Data Consolidation of Disparate Procurement Data Sources for Correlated Performance-Based Acquisition Decision Support
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Frank Kendall, then Under Secretary of Defense for Acquisition, Technology and Logistics, released the first defense acquisition system performance report in June 2013. This report focused primarily on performance related to the collective outcomes of Major Defense Acquisition Programs (MDAPs), but additionally explored various descriptive dimensions and acquisition approaches of the same (Kendall, 2013). Each annual report builds on the work previously conducted, and focuses on data-driven analysis relying on statistical techniques to identify trends that improve the defense acquisition communityﾒs insights into how contract incentives are motivating better contractor/vendor performance (Kendal, 2016). Nevertheless, large amounts of data (in modern jargon, ﾓBig Dataﾔ) are now available for research in the area of defense acquisition. Over the past several years, changes in electronic commerce have increased the amounts of both structured and unstructured data availableﾗboth in runtime and archived environments. This electronic data, from a variety of different acquisition agencies, can be obtained by a variety of means and used for a multitude of purposes (Snider et al., 2014). Traditional statistical and trend analysis methods thus far have been primarily relied upon to explore trends and test metrics in the sets of acquisition data at hand. Sometimes, spreadsheets of linear regression correlation are employed, or, in some more modern applications, multivariate structural equation models via scientific applications such as SPSS and AMOS are leveraged for their ability to evaluate complex variable relationships, such as nested or recursive if-then patterns (Byrne, 2016). However, not only are todayﾒs modern datasets large in magnitude, they are also large in variety and complexity (Gartner, 2013). Furthermore, to address this state of data, new statistical modeling techniques, more powerful than before, have had to be created. This is due to the older methods finding difficulty with some of the size problems Big Data represents, such as privacy and security concerns (Parms, 2017). Thankfully, computer power necessary to employ the modern techniques is less expensive today, the software near free, and the storage capacities available now yield bewildering capacities at a fingertip, and with amazingly fast access speed. In fact, these performance parameters appear to continue along a Mooreﾒs trend line against critical opposition (Magee, Basnet, Funk, & Benson, 2015). Presently, one of the more interesting of the new statistical modeling techniques is neural network algorithm machine learning. Neural network modeling involves utilizing a ﾓpowerful computational data model that is able to capture and represent input/output relationships.ﾔ This model was developed out of the desire to create artificial intelligence systems capable of completing functions that were previously executed solely by the human brain. One benefit of using neural network modeling lies with its capacity to display and comprehend both linear and non-linear relationships from the data to which it is supplied (NeuroSolutions, 2015). Research Question Because ﾓBig Dataﾔ is present in the Defense Acquisition Business space, and, because the demand to critically understand real cause-and-effect relationships between variables within that data is persistent from the Acquisition community, this paperﾒs research question is, Can a neural network modeling technique be confidently relied upon to meaningfully explore variable relationships within acquisition business datasets? Because, if it is, then any question may be reasonably asked by anyone of such a dataset; and, via the neural network-enabled tool, the answers they receive will come with scientific statistical confidence as to whether they can be trusted as interesting or useful answers.1 In order to explore this research question, the study opted to use business data on contractor performance and attempted to isolate predictive variables from past performance information predictive of good performance.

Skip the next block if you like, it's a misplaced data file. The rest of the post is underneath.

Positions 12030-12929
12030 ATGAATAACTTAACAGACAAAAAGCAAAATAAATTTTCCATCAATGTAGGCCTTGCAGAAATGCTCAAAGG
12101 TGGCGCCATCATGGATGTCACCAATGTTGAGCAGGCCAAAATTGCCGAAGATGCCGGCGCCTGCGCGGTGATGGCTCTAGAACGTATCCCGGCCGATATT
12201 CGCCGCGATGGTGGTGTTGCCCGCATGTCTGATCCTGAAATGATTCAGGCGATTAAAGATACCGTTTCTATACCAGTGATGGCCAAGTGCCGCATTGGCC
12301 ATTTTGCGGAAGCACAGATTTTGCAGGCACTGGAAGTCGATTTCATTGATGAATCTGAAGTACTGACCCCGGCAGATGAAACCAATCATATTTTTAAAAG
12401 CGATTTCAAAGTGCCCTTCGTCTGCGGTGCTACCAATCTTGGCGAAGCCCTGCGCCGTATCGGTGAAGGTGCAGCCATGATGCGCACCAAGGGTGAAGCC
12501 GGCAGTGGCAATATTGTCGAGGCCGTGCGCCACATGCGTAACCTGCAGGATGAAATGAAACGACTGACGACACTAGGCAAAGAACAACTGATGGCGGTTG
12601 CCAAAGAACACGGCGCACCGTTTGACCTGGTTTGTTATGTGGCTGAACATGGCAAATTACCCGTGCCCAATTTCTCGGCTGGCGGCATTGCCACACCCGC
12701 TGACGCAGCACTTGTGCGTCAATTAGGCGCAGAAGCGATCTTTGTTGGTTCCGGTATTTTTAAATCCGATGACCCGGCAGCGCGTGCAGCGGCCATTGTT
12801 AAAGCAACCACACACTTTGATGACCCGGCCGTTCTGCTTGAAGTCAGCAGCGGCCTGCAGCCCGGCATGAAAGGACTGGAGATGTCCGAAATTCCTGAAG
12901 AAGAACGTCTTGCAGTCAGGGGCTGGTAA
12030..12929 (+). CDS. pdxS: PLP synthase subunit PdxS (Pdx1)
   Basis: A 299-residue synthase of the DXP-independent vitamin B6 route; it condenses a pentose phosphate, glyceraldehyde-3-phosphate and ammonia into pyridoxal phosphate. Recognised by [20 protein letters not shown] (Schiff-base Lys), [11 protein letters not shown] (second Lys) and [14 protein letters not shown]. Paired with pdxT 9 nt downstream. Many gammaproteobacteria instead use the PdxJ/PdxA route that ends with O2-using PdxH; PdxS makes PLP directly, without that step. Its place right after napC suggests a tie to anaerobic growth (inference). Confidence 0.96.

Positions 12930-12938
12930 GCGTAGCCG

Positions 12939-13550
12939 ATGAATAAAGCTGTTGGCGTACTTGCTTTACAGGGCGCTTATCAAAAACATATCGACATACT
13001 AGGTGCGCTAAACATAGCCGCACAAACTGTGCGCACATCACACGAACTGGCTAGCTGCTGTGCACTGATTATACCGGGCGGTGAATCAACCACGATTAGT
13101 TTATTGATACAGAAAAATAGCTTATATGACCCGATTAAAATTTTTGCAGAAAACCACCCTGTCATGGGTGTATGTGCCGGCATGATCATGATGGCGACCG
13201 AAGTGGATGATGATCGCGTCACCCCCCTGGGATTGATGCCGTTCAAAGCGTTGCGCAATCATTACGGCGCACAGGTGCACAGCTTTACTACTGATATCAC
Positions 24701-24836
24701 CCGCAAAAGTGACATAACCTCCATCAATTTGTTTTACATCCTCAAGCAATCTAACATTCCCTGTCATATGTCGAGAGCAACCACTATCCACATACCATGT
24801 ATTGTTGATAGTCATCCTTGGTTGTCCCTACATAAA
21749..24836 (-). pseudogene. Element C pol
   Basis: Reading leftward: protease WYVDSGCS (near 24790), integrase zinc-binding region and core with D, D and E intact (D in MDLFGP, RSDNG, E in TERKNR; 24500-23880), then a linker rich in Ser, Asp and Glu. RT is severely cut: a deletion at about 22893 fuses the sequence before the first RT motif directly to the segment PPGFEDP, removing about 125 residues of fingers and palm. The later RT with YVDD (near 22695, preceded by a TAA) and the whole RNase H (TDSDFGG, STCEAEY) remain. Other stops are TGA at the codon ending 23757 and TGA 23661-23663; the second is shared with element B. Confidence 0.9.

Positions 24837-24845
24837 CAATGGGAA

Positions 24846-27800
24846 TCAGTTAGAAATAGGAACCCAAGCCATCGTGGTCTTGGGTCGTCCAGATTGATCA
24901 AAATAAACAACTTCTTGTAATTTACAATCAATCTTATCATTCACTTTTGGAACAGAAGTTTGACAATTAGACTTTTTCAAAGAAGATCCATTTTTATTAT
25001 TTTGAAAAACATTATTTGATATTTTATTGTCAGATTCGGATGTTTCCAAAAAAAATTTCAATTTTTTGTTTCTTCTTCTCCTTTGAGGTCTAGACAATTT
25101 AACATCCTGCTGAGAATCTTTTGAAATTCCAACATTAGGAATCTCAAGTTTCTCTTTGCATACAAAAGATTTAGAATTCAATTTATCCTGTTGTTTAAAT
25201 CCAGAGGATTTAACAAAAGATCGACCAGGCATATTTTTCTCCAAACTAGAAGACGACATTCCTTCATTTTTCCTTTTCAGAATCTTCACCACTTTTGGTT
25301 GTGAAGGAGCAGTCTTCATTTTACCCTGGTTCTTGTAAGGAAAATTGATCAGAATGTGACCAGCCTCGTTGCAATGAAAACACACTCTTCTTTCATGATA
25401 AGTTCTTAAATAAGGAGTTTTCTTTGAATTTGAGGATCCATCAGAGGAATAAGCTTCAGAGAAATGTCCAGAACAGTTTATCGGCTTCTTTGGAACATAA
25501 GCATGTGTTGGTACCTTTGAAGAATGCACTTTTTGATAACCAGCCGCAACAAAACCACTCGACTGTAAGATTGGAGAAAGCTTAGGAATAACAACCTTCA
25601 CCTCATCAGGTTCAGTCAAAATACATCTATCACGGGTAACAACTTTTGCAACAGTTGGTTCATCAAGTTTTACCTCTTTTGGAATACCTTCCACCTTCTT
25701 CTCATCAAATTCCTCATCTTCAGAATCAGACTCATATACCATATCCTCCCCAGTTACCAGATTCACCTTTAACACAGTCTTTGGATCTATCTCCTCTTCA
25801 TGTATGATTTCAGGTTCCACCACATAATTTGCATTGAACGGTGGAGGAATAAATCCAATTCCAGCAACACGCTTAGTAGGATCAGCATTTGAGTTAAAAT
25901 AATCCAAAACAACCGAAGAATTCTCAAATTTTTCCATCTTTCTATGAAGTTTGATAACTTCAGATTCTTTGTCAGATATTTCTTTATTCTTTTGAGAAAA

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NPS Report NumberSYM-AM-17-044
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